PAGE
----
„He sipped at a weak hock and seltzer
As he gazed at the London skies
Through the Nottingham lace of the curtains
Or was it his bees-winged eyes?“

—  John Betjeman, Poetry, "The Arrest of Oscar Wilde at the Cadogan Hotel" line 1, from Continual Dew.
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John Betjeman
1906 - 1984
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„The bee and the serpent often sip from the selfsame flower.“

—  Pietro Metastasio Italian poet and librettist (born 3 January 1698, died 12 April 1782) 1698 - 1782
Morte d' Abele (1732), L'ape e la serpe spesso Suggon l'istesso umore; Part I.

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„A fairytale, like a butterfly or a bee, helps itself on all sides, sips at every wholesome flower, and spoils not one.“

—  George MacDonald Scottish journalist, novelist 1824 - 1905
The Fantastic Imagination (1893), Context: A fairytale, like a butterfly or a bee, helps itself on all sides, sips at every wholesome flower, and spoils not one. The true fairytale is, to my mind, very like the sonata. We all know that a sonata means something; and where there is the faculty of talking with suitable vagueness, and choosing metaphor sufficiently loose, mind may approach mind, in the interpretation of a sonata, with the result of a more or less contenting consciousness of sympathy. But if two or three men sat down to write each what the sonata meant to him, what approximation to definite idea would be the result? Little enough — and that little more than needful. We should find it had roused related, if not identical, feelings, but probably not one common thought. Has the sonata therefore failed? Had it undertaken to convey, or ought it to be expected to impart anything defined, anything notionally recognizable? "But words are not music; words at least are meant and fitted to carry a precise meaning!" It is very seldom indeed that they carry the exact meaning of any user of them! And if they can be so used as to convey definite meaning, it does not follow that they ought never to carry anything else. Words are like things that may be variously employed to various ends. They can convey a scientific fact, or throw a shadow of her child's dream on the heart of a mother. They are things to put together like the pieces of a dissected map, or to arrange like the notes on a stave.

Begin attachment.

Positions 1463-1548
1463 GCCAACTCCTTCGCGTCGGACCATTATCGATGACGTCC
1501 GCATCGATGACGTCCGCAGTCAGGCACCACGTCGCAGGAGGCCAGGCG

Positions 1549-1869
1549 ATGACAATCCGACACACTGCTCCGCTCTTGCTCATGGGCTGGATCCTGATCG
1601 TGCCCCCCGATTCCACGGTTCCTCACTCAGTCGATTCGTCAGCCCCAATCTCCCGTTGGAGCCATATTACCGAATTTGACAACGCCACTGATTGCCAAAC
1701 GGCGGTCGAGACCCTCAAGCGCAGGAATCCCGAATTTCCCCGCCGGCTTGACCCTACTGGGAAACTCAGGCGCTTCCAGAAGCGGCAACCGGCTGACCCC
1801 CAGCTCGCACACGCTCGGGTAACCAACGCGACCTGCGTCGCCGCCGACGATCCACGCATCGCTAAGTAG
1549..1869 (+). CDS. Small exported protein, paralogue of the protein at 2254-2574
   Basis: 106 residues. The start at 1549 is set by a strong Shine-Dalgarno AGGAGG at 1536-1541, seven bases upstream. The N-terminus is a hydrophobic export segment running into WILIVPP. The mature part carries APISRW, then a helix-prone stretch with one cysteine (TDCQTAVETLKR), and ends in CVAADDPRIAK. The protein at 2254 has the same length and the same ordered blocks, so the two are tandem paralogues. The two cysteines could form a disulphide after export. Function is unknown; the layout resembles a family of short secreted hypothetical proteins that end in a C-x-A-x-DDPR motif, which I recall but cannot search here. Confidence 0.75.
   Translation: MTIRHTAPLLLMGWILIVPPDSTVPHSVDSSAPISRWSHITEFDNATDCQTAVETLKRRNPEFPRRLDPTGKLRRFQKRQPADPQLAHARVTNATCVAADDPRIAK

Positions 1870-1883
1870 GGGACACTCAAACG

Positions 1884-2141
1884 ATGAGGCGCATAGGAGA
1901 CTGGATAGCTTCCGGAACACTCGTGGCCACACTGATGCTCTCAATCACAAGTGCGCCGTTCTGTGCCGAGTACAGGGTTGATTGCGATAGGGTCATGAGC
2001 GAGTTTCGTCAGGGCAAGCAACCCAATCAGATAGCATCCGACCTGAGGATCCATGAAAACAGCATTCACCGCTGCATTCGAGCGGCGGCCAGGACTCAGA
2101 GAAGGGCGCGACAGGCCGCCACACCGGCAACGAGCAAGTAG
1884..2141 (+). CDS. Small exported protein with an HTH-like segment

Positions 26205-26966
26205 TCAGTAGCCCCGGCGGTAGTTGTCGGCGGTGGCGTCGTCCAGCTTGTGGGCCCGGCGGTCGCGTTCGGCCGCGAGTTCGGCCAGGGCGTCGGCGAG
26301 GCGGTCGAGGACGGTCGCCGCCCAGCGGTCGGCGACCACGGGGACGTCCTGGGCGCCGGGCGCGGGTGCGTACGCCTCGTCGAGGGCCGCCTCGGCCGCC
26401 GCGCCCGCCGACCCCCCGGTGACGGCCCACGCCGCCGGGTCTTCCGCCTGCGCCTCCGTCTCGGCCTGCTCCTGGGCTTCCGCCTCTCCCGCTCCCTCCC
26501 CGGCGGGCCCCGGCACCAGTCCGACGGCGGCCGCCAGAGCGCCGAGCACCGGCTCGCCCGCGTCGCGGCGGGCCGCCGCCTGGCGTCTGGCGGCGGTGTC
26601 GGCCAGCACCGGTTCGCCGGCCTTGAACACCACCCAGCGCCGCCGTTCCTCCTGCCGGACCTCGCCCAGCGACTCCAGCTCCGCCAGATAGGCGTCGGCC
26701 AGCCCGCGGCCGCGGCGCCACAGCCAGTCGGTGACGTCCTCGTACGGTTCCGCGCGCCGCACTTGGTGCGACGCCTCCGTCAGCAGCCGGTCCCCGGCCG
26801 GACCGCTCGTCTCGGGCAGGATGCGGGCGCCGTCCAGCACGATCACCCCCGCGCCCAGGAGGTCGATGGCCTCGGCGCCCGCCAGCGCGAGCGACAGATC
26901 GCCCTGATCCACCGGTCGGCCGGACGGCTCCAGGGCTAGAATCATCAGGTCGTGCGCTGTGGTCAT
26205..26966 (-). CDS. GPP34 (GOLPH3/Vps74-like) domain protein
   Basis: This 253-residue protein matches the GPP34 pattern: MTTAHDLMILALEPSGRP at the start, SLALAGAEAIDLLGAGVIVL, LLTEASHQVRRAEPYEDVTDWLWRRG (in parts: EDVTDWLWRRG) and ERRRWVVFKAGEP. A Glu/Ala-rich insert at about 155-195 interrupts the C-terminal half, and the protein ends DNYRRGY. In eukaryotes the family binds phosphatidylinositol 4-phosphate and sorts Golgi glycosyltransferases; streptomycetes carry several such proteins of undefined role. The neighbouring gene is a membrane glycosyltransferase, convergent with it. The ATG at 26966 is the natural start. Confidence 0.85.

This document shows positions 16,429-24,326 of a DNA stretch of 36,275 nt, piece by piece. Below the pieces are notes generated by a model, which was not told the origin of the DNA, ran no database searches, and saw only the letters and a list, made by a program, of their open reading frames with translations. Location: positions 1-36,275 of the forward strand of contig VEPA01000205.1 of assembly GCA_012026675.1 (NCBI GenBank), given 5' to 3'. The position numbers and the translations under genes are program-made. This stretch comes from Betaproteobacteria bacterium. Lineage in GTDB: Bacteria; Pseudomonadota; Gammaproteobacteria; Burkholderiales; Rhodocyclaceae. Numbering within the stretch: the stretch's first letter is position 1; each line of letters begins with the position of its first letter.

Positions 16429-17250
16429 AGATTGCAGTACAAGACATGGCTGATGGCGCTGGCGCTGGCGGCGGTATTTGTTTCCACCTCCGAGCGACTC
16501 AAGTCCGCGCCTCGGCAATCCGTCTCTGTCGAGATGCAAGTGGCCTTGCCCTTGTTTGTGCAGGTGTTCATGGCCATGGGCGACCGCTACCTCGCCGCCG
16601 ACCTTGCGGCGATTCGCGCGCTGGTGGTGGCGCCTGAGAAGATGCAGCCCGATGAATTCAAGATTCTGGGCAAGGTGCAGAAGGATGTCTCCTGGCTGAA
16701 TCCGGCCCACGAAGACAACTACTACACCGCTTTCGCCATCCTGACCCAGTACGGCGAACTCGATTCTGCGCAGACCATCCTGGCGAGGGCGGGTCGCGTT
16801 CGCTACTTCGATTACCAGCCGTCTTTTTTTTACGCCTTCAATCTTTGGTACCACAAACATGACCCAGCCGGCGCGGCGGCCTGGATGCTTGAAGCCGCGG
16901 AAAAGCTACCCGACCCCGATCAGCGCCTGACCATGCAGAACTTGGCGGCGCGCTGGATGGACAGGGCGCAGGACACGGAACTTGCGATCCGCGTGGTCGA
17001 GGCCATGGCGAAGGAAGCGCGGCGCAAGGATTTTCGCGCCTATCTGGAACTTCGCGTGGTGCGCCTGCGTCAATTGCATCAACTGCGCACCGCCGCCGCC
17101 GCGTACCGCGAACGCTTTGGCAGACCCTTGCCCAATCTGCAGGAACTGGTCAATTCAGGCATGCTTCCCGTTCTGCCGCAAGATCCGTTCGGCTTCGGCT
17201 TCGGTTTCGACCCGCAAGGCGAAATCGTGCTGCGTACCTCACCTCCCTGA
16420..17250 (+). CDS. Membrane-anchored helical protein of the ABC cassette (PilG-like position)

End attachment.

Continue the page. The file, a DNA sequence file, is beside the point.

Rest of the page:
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 Martial photo

„The bee enclosed and through the amber shown
Seems buried in the juice which was his own.“

—  Martial, livro Epigrammata
Epigrams (c. 80 – 104 AD), IV, 32, reported in Bartlett's Familiar Quotations, 10th ed. (1919). Compare: "Whence we see spiders, flies, or ants entombed and preserved forever in amber, a more than royal tomb", Francis Bacon, Historia Vitæ et Mortis; Sylva Sylvarum, Cent. i. experiment 100.

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„916. The little cannot bee great, unlesse he devoure many.“

—  George Herbert Welsh-born English poet, orator and Anglican priest 1593 - 1633
Jacula Prudentum (1651)

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